I soon found my way back to what looked more like Portland. It was now a solid one road stretch to Mount Tabor, and I had 60 avenues to go through. I calculated that it would take me no more than hour to do this bit, and I was right, arriving at Mount Tabor Parkland in good time. It's amazing the distance you can make out if you put your best foot forward. Mount Tabor has now been made into a park, so I wasn't surprised to suddenly find myself positively engulfed by lush vegetation. Trees, hundreds of years old, towered above me, watching my every step up the steep slopes of this special site.

A few things caught my eye, as I made my first exploratory movements through Mount Tabor. It seems that Mount Tabor has gone all out to attract as many people as possible to it, setting out three walks of differing difficulty for those like me who like to hike. For those more into the sports, a basketball court had been constructed. There was also a playground for the younger and a picnic area, and even a car park! Beside the car park, I came across these granite boulders, originally from the cinder cone before it was converted into a park area for all. They showed signs of succession; pioneer species such as moss and lichens had made these large historic rocks their home.

I also came across these Tibetan Cherry trees, just another asian tree that Portland allows to thrive. I love the Tibetan Cherry and how it peels these glossy copper brown strips.

One last little word on the tree front. (This blog I reckon sometimes should be called Trees with Dan, but it's actually quite interesting, and can tell you a lot about an area's climate, both past and present.) I noticed this contortioned tree trunk, that was obstructing the path around the basketball court. This is intraspecies competition; members of the same species fighting for the same resources, and in this case, the trunk's contorting shape could suggest it's trying to find the most light as possible.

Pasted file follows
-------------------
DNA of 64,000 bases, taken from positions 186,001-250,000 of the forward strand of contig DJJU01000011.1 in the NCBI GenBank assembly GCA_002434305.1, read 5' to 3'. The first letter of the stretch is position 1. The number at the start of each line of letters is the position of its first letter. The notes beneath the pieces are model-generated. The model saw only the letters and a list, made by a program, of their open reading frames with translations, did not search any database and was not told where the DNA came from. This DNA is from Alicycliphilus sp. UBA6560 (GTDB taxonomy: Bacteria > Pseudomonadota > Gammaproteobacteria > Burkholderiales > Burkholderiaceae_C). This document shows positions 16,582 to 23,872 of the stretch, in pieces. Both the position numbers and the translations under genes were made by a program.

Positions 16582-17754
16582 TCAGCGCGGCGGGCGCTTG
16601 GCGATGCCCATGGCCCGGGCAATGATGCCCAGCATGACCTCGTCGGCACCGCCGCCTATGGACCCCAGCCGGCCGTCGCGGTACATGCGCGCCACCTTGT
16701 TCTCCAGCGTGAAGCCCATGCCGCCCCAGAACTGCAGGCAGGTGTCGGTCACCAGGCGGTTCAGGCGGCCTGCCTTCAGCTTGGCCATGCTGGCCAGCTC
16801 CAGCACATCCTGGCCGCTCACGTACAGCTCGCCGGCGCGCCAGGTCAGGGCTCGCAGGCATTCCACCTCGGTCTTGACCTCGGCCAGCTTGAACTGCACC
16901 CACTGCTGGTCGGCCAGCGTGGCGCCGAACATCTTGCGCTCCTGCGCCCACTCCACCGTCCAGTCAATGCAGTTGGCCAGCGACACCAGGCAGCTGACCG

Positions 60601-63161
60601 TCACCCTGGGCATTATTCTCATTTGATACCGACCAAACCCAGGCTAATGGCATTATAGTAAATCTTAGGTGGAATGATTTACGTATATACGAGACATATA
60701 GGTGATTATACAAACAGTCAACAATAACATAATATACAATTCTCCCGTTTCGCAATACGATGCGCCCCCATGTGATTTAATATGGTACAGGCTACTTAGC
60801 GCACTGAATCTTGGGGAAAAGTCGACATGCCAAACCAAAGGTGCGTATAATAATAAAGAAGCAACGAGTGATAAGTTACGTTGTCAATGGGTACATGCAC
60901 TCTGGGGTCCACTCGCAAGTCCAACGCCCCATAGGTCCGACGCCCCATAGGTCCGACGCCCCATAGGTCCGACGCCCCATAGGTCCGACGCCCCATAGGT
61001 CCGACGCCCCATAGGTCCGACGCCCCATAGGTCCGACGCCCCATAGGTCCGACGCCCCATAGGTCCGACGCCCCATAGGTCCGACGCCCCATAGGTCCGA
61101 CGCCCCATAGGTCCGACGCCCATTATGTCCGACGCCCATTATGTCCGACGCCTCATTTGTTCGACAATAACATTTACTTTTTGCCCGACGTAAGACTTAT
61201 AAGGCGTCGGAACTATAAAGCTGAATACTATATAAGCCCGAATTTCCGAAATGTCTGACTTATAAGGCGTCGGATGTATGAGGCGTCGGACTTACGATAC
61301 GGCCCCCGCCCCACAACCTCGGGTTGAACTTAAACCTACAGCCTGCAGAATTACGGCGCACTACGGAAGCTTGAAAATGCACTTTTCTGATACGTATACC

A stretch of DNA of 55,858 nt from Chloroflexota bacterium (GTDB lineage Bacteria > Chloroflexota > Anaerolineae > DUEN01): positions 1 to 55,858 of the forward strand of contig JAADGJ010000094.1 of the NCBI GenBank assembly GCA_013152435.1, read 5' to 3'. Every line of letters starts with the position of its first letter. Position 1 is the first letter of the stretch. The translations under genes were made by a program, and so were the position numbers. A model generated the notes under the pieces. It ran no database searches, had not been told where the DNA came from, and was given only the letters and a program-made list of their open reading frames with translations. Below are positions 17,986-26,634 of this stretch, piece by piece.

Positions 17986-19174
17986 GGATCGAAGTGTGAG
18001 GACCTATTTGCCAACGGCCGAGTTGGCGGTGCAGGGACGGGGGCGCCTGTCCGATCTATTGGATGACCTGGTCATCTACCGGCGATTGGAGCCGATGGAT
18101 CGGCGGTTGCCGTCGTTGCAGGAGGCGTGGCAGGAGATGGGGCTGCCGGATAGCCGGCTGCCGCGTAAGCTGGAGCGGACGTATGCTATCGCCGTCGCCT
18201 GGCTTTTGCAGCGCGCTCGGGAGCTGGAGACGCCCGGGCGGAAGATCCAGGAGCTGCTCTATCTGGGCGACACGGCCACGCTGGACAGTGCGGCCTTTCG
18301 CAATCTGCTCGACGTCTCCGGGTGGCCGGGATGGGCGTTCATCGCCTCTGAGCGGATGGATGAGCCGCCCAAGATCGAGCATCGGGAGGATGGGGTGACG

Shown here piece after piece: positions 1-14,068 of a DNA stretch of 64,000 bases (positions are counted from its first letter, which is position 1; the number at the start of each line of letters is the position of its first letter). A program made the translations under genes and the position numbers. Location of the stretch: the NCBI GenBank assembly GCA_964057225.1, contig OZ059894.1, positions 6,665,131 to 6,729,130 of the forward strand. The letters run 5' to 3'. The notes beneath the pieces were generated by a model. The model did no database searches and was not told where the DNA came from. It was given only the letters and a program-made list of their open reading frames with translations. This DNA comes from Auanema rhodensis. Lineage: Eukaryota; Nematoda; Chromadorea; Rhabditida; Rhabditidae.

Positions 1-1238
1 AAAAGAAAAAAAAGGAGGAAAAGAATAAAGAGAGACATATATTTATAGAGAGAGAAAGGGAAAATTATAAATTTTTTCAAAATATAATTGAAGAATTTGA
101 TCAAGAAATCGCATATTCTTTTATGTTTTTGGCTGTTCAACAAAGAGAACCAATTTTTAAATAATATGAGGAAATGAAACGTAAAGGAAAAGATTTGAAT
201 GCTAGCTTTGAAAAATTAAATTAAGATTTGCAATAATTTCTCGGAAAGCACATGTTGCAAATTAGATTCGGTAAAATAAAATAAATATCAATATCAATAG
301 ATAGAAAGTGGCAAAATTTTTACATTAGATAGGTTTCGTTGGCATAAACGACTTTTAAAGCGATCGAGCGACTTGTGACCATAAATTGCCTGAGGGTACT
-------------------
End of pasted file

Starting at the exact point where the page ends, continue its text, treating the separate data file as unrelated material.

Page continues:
The soil here on this cinder cone is typcially red in colour, and I didn't expect anything else. The red shows a presence of Iron, very typical in volcanic soils. If you look carefully, there's evidence of some geological uplift here, as the soil horizons are sloping slightly. Humus and a thin organic layer then makes up the litter horizon which supports the vegetation above.

I moved on to the other side of the cinder cone, with views looking east towards Mount St Helens and Mount Hood. Ah, my first proper sighting of Mount St. Helens. Here's a famous stratovolcano! I couldn't get the best picture of it, but Mount Hood was right in my viewpoint, so I took many oppotunities to capture this equally impressive mountain on film. The people who live with views towards these giants are extremely lucky.

Walking round to the western ridge of Mount Tabor, I realised that this park was even more diverse than I first thought. Here was true resourcefullness. A couple of reservoirs that serve the city are maintained here. By no means are they large, but their elevation over Portland city centre, must ease the worries of hydraulic pressure and the such. I decided to find myself a sun-drenched park bench, and I stroke lucky, finding one that not just overlooked the park and the reservoir, but offered fine views of Portland.